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NATO’s Absence in the Refugee Crisis

Europe is facing a flow of refugees not seen since the end of World War II writes Judy Dempsey.

Then, over 12 million people, many ethnic Germans from Poland, Czechoslovakia, and other Eastern European countries were either expelled from their homelands or fled to Germany as the Communists filled the political vacuum left by the Nazis. Those numbers don’t include the many millions more who crisscrossed a war-torn European continent to seek shelter and security.

Today, Germany, Austria, and, especially, Greece and the Western Balkan countries are trying to cope with huge flows of refugees as tens of thousands of people, young and old, flee the war in Syria and try to make their way to Europe.

Greece as well as Macedonia, Serbia, Croatia, and Slovenia are stretched beyond their limits in trying to provide basic security and shelter for the refugees. On October 20, Slovenia announced it would deploy the military to help patrol the country’s borders. Ljubljana recognized it had to deal with a civil emergency.And that is what this part of Europe is facing: a civil emergencythat requires an emergency response. That is what NATO should be providing. But ever since the beginning of the refugee crisis many months ago, NATO has remained on the sidelines, almost indifferent to a problem that has the potential to undermine the stability of some of the countries in southern Europe.

Some could argue that these kinds of civilian crises have nothing to do with NATO. That is not the case. The alliance has a Civil Emergency Planning Committee whose goal is unambiguous: “Civil Emergency Planning provides NATO with essential civilian expertise and capabilities in the fields of terrorism preparedness . . . humanitarian and disaster response and protecting critical infrastructure.”

NATO also has a Euro-Atlantic Disaster Response Coordination Center based at the alliance’s headquarters in Brussels. The center is supposed to work closely with the UN Office for the Coordination of Humanitarian Affairs and other international organizations. So far, this center has not been catapulted into action.

And the alliance has a Civil Emergency Planning Rapid Reaction Team that is meant to evaluate civil needs and capabilities to support a NATO operation or an emergency situation, which is what the Western Balkans are now facing. No evidence of that being activated either.

It’s not as if NATO didn’t have some experience in supporting civil emergencies. In August 2005 after Hurricane Katrina, NATO transported 189 tons of relief and emergency supplies to the United States. In the same year, after a request from Pakistan to assist after the huge earthquake in the Kashmir region, NATO airlifted 3,500 tons of supplies and sent engineers, medical units, and specialized equipment. The alliance helped Pakistan again in 2010 to cope with the floods of that year.

NATO can claim it has other bigger and more important issues to deal with, specifically increasing the alliance’s ability to defend itself in the wake of Russia’s aggression in eastern Ukraine and its annexation of the Crimean Peninsula in March 2014.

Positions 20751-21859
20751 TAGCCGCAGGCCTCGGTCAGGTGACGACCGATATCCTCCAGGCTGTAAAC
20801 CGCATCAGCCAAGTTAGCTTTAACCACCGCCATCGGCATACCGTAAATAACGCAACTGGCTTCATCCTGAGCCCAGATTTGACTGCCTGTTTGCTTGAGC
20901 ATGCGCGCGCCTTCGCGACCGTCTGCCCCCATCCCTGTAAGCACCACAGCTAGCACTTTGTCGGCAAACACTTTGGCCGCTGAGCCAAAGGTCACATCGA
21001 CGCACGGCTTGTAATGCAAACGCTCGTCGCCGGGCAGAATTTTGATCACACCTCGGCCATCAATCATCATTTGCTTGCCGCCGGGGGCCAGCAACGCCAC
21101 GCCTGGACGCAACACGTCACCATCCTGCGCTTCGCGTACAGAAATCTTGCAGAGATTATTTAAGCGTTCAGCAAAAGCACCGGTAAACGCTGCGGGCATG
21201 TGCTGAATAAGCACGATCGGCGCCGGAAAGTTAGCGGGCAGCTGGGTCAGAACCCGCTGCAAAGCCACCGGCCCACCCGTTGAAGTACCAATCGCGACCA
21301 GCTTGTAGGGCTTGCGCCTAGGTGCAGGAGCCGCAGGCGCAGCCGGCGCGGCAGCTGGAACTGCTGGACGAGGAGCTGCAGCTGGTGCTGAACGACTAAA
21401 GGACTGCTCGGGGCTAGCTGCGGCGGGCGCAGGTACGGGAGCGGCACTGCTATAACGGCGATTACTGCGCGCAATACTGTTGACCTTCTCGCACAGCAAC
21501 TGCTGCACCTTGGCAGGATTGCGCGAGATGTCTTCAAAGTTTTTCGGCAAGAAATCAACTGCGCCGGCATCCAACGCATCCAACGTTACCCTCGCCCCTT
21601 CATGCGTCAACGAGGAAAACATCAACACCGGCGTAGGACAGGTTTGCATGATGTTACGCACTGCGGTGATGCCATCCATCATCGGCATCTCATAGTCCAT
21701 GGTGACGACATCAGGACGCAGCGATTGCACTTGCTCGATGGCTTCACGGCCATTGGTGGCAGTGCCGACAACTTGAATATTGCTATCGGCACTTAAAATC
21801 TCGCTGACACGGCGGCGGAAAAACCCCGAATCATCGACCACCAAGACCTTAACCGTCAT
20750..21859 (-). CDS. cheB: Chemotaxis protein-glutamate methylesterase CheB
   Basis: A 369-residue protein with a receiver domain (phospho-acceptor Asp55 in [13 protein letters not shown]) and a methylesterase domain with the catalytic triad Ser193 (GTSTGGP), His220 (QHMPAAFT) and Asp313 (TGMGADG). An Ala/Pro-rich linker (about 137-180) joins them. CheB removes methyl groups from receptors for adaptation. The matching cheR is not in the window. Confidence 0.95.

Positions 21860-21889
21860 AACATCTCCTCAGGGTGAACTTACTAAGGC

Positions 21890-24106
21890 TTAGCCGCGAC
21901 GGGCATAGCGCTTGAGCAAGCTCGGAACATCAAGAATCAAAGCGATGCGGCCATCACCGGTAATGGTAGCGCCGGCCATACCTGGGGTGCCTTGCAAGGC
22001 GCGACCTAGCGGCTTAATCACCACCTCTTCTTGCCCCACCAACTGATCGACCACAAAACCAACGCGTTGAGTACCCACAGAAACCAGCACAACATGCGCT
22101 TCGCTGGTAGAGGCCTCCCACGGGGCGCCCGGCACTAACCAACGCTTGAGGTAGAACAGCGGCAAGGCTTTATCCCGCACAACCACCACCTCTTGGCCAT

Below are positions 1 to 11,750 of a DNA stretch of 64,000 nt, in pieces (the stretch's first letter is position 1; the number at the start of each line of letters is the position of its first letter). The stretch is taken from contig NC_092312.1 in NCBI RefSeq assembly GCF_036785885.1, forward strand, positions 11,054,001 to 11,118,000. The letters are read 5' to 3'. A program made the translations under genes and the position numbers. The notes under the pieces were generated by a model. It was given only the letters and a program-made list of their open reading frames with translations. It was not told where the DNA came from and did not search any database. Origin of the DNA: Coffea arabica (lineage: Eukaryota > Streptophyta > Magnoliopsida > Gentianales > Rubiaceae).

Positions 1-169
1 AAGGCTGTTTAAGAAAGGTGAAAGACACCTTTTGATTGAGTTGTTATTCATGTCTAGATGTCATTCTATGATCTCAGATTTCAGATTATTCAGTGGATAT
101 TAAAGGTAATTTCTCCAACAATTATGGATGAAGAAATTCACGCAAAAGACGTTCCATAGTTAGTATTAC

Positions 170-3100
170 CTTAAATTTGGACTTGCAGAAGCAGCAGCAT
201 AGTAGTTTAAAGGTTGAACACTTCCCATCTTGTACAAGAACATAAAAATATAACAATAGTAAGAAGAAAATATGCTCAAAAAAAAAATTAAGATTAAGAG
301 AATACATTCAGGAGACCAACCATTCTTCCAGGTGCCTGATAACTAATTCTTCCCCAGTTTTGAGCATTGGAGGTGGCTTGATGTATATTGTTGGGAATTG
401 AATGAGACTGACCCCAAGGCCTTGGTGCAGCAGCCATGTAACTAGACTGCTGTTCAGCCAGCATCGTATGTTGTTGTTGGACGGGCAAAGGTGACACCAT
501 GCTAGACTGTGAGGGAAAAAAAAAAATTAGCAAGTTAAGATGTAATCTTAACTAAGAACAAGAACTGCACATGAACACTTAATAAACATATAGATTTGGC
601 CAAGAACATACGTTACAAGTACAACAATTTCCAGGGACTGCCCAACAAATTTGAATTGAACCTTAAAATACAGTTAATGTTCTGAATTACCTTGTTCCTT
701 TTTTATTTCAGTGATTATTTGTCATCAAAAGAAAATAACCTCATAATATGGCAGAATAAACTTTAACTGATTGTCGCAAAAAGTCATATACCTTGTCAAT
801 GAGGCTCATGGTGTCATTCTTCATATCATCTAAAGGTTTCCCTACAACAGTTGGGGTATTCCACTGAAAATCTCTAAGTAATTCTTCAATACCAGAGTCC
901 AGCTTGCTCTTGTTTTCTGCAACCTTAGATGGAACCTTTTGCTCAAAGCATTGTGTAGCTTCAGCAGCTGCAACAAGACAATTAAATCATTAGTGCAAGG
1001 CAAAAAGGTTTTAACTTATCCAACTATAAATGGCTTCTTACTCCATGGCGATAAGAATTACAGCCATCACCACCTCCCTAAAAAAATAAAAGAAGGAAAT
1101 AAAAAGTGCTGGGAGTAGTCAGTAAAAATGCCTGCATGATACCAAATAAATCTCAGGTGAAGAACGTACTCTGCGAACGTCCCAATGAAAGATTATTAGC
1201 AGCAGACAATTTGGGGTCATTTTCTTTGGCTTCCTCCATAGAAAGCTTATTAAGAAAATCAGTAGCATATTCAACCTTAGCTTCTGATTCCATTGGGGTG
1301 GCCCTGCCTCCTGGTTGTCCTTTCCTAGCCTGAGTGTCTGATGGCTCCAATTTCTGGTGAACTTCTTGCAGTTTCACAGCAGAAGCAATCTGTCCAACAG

Since then, NATO has stepped up its air defenses in the Baltic states and Poland, where it has also conducted exercises. More recently, on October 19 in Italy, NATO began Trident Juncture, a military exercise that consists of 36,000 troops, 140 planes, 60 ships, and 30 nations and will last until early November 2015.

“Trident Juncture is the largest NATO exercise for over a decade,” said NATO Deputy Secretary General Alexander Vershbow at the operation’s opening ceremony. “Trident Juncture will increase our readiness and our ability to work together, including with our partners. It will demonstrate that NATO is capable of responding to threats from any direction.”

In the current refugee crisis, the governments in the Western Balkans can all agree that they have gone beyond dealing with a threat. The unremitting flow of refugees passing through or stranded in their countries is a reality that requires a very special response.

Since the security and armed forces in these countries are poorly equipped and trained to deal with such emergencies—another story in itself—NATO could compensate these shortfalls in several ways.

First of all, it could help bring security to the Europe’s borders. This does not mean closing the frontiers. It means providing logistics and personnel to ensure stability for the authorities and the refugees.

The alliance could also offer emergency facilities such as field hospitals and emergency housing. It could work with the Office of the UN High Commissioner for Refugees in registering the migrants and issuing them with identity papers. And it could provide transportation to take the refugees to other countries in Europe.

As it is, European governments should be ashamed of the wretched conditions the refugees have to endure in Croatia and Slovenia, both members of the EU and NATO. Since these countries, as well as Greece, have been unable to cope, they should have called in NATO, which they are entitled to do.

A NATO role in helping with a refugee crisis that shows no sign of ending could take the immense strain off the Western Balkan countries. Such a role could also improve NATO’s image.

In most cases, publics across Europe have little idea what NATO is about or why its member governments should spend more on defence. Long-overdue alliance help for the refugees could change that.

Judy Dempsey is a non-resident senior associate for Carnegie Europe and Editor-in-chief of Strategic Europe


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